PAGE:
One of the many reasons to have wills reviewed and, if needed, revised, every few years, is if someone wants to give something to an heir, but it wasn’t mentioned in the will.
Changes to a will can be done easily and simply with a visit to an estate planning attorney’s office. Someone can also try to take the do-it-yourself route and hope that the family isn’t left with an invalid will, which means the entire estate needs to go through probate. That is not to mention the family discord that can follow when heirs expect to inherit personal property or financial assets and things have changed. This is where estate battles begin.
Dad can keep it simple, says nj.com’s recent article, “Does my dad need to pay money to get a new will?” However, doing so will likely cause more trouble for the executor and possibly, the entire family.
The father can create a written list that disposes of tangible personal property, not otherwise identified and disposed of by the will.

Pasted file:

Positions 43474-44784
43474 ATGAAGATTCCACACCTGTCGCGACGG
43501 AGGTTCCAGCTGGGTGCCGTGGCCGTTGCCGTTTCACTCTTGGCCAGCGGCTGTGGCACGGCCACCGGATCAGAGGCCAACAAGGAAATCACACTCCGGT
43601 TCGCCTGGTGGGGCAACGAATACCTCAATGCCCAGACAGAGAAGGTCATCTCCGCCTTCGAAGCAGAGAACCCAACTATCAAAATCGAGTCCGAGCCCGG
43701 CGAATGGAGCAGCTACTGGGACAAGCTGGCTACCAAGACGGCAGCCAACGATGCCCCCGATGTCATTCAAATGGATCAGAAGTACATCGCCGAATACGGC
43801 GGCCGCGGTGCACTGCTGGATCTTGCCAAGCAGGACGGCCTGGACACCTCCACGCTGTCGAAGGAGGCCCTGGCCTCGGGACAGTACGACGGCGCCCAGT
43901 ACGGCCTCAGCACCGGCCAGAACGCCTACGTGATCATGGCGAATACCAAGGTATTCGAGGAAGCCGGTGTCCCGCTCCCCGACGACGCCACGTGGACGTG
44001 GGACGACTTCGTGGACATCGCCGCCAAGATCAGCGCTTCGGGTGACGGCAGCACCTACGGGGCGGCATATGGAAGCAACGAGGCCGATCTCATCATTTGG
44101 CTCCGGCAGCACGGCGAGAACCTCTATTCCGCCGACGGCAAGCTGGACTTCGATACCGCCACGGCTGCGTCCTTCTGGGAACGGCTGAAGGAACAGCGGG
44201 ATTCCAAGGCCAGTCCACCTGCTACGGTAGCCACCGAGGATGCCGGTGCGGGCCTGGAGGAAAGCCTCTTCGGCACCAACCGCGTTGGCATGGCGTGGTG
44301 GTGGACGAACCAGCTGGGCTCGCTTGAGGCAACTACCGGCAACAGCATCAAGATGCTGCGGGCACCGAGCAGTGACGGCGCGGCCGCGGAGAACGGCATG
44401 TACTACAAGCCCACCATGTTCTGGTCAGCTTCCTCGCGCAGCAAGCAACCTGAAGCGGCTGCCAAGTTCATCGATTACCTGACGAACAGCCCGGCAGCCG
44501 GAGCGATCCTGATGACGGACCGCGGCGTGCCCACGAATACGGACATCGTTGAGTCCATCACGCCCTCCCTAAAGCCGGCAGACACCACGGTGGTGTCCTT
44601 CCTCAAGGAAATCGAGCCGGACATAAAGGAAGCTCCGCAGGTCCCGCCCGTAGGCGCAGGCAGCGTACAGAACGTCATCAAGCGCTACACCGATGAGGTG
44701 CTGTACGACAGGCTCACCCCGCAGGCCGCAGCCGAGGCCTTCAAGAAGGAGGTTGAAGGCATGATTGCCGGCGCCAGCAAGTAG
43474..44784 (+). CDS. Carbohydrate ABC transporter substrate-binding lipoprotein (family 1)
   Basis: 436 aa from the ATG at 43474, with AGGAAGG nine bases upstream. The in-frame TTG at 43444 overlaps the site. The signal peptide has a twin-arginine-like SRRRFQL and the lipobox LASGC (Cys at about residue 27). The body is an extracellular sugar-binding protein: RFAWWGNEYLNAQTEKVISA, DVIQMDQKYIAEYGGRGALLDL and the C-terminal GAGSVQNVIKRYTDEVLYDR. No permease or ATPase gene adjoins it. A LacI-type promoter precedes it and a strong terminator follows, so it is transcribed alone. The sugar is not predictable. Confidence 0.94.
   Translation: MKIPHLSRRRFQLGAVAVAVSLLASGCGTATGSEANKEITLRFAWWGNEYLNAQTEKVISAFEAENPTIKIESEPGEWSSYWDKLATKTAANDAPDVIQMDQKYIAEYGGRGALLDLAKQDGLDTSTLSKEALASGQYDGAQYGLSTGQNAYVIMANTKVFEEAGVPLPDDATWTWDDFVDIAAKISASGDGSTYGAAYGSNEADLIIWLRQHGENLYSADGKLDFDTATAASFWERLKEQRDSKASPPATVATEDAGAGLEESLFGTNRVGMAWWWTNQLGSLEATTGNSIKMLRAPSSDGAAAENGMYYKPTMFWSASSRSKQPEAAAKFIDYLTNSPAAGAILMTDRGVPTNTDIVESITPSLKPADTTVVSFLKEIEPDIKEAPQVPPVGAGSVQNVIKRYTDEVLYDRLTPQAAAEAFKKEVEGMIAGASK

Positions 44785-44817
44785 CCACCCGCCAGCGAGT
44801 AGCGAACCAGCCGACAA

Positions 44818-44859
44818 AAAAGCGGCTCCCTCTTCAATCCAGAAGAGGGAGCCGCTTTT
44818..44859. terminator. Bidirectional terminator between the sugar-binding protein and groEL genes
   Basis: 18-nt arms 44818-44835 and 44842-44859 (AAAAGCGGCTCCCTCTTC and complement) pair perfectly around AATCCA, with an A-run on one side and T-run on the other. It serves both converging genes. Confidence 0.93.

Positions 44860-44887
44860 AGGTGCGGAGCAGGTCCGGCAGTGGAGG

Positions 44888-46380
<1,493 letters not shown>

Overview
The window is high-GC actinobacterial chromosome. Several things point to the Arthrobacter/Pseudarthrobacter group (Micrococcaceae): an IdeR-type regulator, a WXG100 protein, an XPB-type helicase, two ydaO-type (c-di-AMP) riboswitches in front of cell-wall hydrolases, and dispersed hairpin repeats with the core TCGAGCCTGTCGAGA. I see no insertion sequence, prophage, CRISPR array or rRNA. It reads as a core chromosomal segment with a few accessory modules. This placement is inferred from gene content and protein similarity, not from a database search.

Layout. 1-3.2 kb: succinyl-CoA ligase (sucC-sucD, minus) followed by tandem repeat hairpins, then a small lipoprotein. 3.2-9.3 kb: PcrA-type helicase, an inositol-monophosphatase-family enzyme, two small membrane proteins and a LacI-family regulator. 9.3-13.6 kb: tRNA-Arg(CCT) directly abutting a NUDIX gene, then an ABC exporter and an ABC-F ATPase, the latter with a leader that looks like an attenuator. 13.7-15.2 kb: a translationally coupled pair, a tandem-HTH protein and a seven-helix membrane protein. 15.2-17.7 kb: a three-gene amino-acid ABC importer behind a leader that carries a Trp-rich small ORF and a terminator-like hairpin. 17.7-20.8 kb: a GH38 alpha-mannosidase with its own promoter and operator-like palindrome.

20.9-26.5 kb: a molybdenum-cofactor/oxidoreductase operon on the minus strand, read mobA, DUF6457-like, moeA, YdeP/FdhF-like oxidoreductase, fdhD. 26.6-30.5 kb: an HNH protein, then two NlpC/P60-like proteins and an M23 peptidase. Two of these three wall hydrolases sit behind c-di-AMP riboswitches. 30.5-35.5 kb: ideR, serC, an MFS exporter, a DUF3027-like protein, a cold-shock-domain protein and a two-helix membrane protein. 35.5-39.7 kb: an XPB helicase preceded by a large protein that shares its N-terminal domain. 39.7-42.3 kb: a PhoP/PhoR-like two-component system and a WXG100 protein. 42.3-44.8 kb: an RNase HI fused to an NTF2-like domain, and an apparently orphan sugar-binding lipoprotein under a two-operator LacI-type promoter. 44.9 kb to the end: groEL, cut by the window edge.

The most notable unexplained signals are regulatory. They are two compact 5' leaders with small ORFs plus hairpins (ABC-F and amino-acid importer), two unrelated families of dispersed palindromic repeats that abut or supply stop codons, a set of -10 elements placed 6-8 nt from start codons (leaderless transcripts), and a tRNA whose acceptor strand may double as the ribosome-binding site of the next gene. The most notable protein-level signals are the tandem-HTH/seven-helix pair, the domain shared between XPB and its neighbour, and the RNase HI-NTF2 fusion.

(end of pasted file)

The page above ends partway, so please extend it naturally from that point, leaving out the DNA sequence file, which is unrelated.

The list must either be in the testator’s handwriting or be signed by the testator. This list also must describe the item and the recipient clearly. This list can be created before or after the will is signed.
This list can be amended or revoked. It should be kept with the will or given to the executor, so he or she knows about it and can ensure it is followed.
This list isn’t legally enforceable. The executor may elect to honor such a distribution, assuming the beneficiaries of the other tangible personal property and/or residuary estate agree. That’s so, even if the will doesn’t reference the written list but the testator nevertheless leaves the list.
However, it would not be in the interest of the executor and may be perceived as a breach of fiduciary duty to honor such a list and make such a distribution, if the beneficiaries named in the will object. No one wants to cause a fight over the items on the list, after the parent is gone.
A revised will that is created properly by an estate planning attorney is always the better option. Protect the family from squabbles over property that could turn into estate litigation. Make an appointment with an experienced estate planning lawyer and do the right thing for the family.
Reference: nj.com (October 14, 2019) “Does my dad need to pay money to get a new will?”